Department of Sculptures: France, 17th and 18th centuries
© 1994 Musée du Louvre / Pierre Philibert
France, 17th and 18th centuries
A statue in a pastoral setting
Louis XIV found Marly a pastoral setting to relax in away from the pomp of Versailles. The aging sovereign enjoyed the continual changes to the park's decoration. In 1704 Jacques Prou was commissioned to sculpt Amphitrite for the middle of the Bassin des Carpes. It was executed about 1705-6, shortly before he died. After 1707 it was moved to another location in the park, the Fontaine d'Amphitrite. After the fountain was demolished in 1706, it was put in the château's storerooms. There is no record of it from its move to the waterfall at the Château de Bellevue in 1754 until it was bought by the Louvre at auction on 6 December 1974.
Grace and sensuality
Amphitrite was the wife of the Greek god of the sea, Poseidon (the Roman Neptune). She is portrayed as a Nereid, a sea-nymph, as in classical representations of marine triumphs such as Raphael's Triumph of Galatea (Galleria Farnese, Rome). Semi-reclined on drapery, she is leaning against a dolphin that she is restraining with a cord. Prou gave her a generous, supple, curvaceous body. The drapery accompanies her curves, emphasizing the small of the back, climbs delicately over her shoulder to accentuate her breasts, and wraps itself around her left leg. Long strands of hair have come loose from her coiffure, one descending her right shoulder to her breast, another wedding the curve of the left shoulder. Her left foot is resting on an aquatic plant. The extreme delicacy of the highly idealized facial features, apparently a characteristic of the artist's work, can also be seen in his admission piece for the Académie, Sculpture Presenting the King's Medallion to the King (1662, Musée du Louvre). There is a slight smile on her impishly graceful face. The sculpture's elegance owes much to the care the artist lavished on its details: the nymph's laurel-crowned hair, the braid border of the drapery, the plaiting of the dolphin's cord, and the aquatic vegetation.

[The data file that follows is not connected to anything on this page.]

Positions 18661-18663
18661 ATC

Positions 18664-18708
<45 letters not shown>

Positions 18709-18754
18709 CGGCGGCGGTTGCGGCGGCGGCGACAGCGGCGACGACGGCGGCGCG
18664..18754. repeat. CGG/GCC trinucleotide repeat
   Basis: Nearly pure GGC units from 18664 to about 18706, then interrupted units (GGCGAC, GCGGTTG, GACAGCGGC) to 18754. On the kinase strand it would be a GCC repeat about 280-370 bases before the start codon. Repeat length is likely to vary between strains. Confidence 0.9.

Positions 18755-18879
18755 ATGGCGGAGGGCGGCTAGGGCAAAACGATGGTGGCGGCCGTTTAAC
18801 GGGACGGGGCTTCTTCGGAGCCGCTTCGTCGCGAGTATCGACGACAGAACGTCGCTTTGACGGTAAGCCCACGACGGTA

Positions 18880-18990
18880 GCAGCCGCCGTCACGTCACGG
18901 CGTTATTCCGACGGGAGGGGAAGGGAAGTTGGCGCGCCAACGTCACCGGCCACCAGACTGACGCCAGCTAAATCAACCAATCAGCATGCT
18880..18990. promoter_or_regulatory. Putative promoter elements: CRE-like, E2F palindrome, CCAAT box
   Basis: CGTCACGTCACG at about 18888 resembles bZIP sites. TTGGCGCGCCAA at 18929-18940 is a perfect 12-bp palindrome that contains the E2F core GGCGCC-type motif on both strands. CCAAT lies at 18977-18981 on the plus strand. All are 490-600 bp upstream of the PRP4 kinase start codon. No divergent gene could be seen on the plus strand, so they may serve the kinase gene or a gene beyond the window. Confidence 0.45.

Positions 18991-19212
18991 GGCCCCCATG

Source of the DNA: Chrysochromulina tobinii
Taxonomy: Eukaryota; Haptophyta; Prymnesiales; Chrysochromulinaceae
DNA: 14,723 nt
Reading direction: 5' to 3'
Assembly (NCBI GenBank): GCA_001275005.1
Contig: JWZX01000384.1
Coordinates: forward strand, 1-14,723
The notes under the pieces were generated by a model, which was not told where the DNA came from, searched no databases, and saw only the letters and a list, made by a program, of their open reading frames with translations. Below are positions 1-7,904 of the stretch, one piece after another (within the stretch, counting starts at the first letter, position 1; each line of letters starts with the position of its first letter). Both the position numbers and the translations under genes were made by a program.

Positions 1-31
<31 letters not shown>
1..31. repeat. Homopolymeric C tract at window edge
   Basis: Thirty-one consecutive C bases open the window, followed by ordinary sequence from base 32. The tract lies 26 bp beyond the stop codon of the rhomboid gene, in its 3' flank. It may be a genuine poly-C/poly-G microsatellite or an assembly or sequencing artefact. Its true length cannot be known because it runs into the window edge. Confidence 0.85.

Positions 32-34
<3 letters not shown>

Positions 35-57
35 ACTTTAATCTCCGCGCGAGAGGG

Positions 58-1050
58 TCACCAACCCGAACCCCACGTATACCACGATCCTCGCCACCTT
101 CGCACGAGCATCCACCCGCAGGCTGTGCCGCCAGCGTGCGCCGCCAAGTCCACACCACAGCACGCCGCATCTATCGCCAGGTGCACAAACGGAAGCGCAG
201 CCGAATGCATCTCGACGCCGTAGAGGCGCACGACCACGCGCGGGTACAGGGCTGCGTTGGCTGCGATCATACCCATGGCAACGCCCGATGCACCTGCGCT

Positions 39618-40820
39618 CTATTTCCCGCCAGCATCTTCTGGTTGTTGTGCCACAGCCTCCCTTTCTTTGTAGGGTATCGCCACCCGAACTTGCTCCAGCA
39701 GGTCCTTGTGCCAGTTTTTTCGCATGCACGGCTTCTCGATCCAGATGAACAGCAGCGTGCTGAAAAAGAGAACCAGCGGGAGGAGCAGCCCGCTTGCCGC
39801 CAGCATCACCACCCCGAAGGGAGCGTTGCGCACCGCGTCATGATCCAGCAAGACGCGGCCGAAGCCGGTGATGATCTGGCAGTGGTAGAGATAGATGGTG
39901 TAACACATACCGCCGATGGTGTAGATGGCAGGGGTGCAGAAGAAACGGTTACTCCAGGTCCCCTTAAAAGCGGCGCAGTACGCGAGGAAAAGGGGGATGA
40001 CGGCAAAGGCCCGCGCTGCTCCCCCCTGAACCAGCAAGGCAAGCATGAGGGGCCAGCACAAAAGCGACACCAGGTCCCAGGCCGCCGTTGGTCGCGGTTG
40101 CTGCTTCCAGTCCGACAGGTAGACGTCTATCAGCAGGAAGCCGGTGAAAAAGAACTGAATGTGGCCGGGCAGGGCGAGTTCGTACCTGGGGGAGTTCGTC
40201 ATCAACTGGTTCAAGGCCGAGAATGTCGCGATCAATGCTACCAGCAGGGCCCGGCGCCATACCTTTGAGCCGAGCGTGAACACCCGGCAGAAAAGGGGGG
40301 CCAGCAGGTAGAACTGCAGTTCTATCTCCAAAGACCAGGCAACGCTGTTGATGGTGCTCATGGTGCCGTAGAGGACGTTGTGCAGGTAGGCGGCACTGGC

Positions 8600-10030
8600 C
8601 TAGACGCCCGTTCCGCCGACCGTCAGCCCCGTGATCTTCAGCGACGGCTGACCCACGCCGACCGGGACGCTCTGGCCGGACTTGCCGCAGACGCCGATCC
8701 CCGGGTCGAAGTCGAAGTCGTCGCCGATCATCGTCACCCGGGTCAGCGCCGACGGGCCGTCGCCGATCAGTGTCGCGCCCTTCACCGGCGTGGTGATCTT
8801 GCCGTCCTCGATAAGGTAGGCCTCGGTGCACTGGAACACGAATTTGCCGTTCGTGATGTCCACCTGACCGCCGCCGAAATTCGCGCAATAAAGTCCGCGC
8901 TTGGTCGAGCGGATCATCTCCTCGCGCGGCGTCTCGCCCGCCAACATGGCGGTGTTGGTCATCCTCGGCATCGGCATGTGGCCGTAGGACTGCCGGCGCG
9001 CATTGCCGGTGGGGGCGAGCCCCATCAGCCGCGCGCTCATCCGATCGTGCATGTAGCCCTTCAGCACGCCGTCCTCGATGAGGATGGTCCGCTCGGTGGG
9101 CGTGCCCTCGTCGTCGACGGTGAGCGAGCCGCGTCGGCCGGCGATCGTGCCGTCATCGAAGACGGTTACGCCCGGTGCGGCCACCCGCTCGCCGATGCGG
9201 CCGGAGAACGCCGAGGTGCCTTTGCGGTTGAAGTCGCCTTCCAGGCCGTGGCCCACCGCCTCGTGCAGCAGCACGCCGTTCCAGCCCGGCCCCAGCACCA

The Rocaille style
The work's cheerful grace is typical of the spirit of Marly, which in the early 18th century forsook the majestic art of Versailles for a more decorative and gracious style known as Rocaille.
BibliographyRosasco Betsy-Jean, The Sculptures of the Château of Marly during the Reign of Louis XIV, New York University, 1980, pp.413-414.
Cinq années d'enrichissement du patrimoine national 1975-1980, catalogue de l'exposition, Paris, Galeries nationales du Grand Palais, 1980-1981, Paris, 1980, pp. 75-76.
Souchal François, French Sculptors of the 17th and the 18th Centuries. The Reign of Louis XIV, Oxford, tome III, 1987, p.185.
Jacques PROU (Paris, 1655 - Paris, 1706)
H. 0.97 m; W. 1.73 m; D. 0.65 m
Acquired in 1975 , 1975
Lower ground floor
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